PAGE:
[Deathpenalty]death penalty news----worldwide
rhalperi at mail.smu.edu
Thu Nov 4 11:38:05 CST 2004
Sofia Skeptical on Qaddafi's No-Death-Penalty Appeal
For about 6 months Libyan leader Muammar Qaddafi has made 3 statements
urging for the abolishment of death penalty in Libya, but it has so far
been only words, Bulgarian Justice Minister Anton Stankov said.
I will take his word for what it is, only after I see it applied to acting
legislation, he replied to journalists asked to comment Qaddafi's desire
to scrap the death penalty in his country reportedly declared several days
Meanwhile, according to Paul Haviland, Muammar Qaddafi's appeal had lack
sincerity and was in no case showing mercy for the Bulgarian nurses.
Haviland, who heads a charity fund for the Bulgarian medics sentenced to
death in Libya, suggested that the statement of Libyan leader, so widely
reported and commented, was simply "a smart manipulation of media and
public opinion in Libya".
(source: Sofia News Agency)
6 persons awarded death sentence
A fast track court here has given death sentence to 6 persons in a murder
Ramji Saw, Butar Saw, Kailash Saw, Dasharath Saw, Lalan Saw and Suresh Saw
were accused of killing 6 persons, 2 of them children, at Madhna village
in Palamau district in 1997.
The prosecution said on September 19, 1997 8 villagers attacked the house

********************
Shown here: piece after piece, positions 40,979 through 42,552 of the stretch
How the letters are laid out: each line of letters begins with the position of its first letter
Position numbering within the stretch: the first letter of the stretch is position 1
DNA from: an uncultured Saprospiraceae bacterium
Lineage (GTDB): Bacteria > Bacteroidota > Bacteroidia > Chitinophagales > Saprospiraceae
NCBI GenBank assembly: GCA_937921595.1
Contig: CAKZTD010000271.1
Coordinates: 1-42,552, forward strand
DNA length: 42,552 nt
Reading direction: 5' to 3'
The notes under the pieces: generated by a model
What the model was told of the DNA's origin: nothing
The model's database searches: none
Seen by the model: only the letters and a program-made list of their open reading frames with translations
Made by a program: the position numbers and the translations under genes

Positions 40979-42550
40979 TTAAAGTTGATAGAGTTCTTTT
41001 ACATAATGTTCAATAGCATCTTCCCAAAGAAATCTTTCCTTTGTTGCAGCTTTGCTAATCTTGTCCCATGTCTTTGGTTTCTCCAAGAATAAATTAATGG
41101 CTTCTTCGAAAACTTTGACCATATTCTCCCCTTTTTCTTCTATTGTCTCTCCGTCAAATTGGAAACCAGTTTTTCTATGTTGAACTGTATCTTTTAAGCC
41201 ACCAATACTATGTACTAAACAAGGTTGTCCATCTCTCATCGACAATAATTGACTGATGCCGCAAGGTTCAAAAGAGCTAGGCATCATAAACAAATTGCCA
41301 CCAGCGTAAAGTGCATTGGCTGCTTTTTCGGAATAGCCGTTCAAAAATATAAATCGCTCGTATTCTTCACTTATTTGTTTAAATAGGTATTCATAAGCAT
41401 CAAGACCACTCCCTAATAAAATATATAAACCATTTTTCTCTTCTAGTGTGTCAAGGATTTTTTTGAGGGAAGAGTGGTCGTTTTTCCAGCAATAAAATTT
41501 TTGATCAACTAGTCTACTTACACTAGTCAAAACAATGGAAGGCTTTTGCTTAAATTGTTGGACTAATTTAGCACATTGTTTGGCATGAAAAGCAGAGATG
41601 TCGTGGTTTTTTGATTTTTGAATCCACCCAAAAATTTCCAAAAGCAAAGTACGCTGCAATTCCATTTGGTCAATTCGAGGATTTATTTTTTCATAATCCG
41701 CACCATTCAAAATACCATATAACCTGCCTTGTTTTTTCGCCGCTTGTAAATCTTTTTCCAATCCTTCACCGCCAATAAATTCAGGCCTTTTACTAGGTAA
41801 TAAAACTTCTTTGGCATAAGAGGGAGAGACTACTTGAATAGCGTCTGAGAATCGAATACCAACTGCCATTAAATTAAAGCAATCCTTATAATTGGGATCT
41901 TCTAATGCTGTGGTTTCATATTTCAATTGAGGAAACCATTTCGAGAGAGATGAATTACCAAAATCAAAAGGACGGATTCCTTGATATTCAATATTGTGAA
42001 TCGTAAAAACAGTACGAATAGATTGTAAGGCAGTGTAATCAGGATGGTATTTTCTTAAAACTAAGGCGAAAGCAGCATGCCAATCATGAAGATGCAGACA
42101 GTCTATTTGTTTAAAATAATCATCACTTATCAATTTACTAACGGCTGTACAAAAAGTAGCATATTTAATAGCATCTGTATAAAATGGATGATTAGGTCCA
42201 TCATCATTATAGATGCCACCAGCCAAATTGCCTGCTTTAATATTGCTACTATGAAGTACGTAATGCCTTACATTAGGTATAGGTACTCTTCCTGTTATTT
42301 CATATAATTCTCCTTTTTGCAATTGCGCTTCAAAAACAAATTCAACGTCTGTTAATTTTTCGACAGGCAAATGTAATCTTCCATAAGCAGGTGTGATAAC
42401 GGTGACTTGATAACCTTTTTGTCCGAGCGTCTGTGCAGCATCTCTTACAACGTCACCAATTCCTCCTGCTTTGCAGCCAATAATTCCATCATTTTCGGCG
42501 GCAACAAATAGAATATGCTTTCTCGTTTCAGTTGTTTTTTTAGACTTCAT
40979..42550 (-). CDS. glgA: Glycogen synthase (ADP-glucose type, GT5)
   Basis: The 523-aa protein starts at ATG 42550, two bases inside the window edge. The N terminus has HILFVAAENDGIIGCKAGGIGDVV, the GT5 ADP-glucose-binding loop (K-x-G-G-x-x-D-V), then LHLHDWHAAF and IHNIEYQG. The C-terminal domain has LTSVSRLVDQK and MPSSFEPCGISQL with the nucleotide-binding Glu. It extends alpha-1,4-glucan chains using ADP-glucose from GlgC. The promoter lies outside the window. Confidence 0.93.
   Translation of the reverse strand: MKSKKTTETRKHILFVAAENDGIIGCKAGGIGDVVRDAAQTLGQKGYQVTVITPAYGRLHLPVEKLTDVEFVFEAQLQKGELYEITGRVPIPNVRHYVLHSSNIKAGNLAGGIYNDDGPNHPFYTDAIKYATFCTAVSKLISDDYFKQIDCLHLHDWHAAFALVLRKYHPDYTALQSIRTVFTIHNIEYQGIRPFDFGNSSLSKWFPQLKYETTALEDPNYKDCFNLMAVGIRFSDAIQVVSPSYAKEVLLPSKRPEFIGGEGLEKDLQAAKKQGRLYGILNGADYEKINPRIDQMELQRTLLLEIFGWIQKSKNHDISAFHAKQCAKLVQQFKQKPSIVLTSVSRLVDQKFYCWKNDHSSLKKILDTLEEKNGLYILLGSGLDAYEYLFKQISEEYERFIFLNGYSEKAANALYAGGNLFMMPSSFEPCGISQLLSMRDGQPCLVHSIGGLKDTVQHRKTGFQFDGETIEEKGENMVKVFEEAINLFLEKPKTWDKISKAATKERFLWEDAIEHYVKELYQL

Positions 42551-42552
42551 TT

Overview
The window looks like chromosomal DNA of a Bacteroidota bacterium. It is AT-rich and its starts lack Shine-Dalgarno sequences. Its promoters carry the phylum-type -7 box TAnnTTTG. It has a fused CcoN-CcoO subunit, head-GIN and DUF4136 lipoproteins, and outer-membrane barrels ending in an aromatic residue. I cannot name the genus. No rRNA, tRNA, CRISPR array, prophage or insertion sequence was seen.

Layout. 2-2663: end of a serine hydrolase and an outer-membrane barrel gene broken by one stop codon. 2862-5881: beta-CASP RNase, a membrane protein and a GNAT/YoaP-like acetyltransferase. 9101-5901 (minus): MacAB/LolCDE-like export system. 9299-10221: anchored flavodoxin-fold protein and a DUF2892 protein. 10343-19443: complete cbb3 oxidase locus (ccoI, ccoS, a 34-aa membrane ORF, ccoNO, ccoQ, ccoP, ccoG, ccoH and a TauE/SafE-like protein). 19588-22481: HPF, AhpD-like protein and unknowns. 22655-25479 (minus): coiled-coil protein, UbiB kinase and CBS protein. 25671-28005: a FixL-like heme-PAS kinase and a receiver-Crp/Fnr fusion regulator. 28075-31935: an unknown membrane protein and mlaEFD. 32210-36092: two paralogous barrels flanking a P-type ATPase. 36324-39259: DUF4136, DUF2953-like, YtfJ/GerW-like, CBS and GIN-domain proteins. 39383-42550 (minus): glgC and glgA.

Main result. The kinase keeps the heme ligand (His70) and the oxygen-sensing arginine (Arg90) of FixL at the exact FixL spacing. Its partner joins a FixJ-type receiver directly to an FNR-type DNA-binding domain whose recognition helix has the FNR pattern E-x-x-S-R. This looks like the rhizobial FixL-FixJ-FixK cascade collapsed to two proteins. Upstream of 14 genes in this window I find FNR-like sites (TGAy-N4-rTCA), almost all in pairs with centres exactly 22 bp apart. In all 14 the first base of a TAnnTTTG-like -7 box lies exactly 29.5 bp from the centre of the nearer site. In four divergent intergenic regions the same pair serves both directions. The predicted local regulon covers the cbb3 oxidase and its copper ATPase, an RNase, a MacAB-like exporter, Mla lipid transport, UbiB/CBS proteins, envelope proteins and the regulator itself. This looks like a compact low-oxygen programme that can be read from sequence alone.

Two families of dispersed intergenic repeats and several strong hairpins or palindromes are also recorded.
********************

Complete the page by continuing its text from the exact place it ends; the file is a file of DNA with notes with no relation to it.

of one Bepuri Devi and killed her along with 5 others on September 19,
Death sentence for Pakistani in 97 blast case
A city court sentenced a Pakistani national, Mohammed Hussain, to death on
Wednesday for causing a bomb blast in the city in 1997. The blast had
occurred in a Blueline bus and had left four persons dead and 24 injured.
Additional sessions judge O P Saini found Hussain alias Zulfiqar alias
Abdul Hassan guilty and termed the incident as "rarest of rare." He also
imposed a fine of Rs 5,000 on the convict. Hussain is a native of
Jindrakhar village at Okara in Pakistan.
On December 30, 1997, a bomb had exploded at Rampura near Punjabi Bagh in
west Delhi in a Blueline bus plying between Ajmeri Gate and Nangloi. The
blast left 28 people injured of which 4 succumbed to their injuries later
in a hospital, the police said.
Hussain was arrested by the police on March 21, 1998. A city court,
however, discharged the other accused in the case - Abdul Rehman, Azhar
Ahmed and Maqsood Ahmed - for want of evidence. Another accused in the
case, Abdul Karim alias Tunda is absconding.
In 1997, the city was rocked by 22 serial blasts. The explosions had
occurred at Punjabi Bagh, Saraswat Vihar, Jahangirpuri, ITO, Kingsway
Camp, Daryaganj, Civil Lines, Paschim Vihar, Lahore Gate, Samaypur Badli,
Kashmiri Gate, Roop Nagar and Chandni Chowk. 2 explosions had occurred
each at Subzi Mandi, Karol Bagh, Sadar Bazar and 3 took place at Kotwali,
the police added. The man accused of causing the 2 blasts at Karol Bagh,
Mohammed Amir Khan was earlier sentenced to 10 years rigorous imprisonment
for one blast case and life imprisonment for the other by another city
(source: The Times of India)
Indonesia's Bashir Mocks Terror Charges in Court
Indonesian Muslim cleric Abu Bakar Bashir told a court on Thursday his
terrorism trial was a joke and mocked prosecutors by challenging them to
file more bombing charges against him so the "thrill" was complete.
Delivering a scathing defense statement, Bashir accused the world's most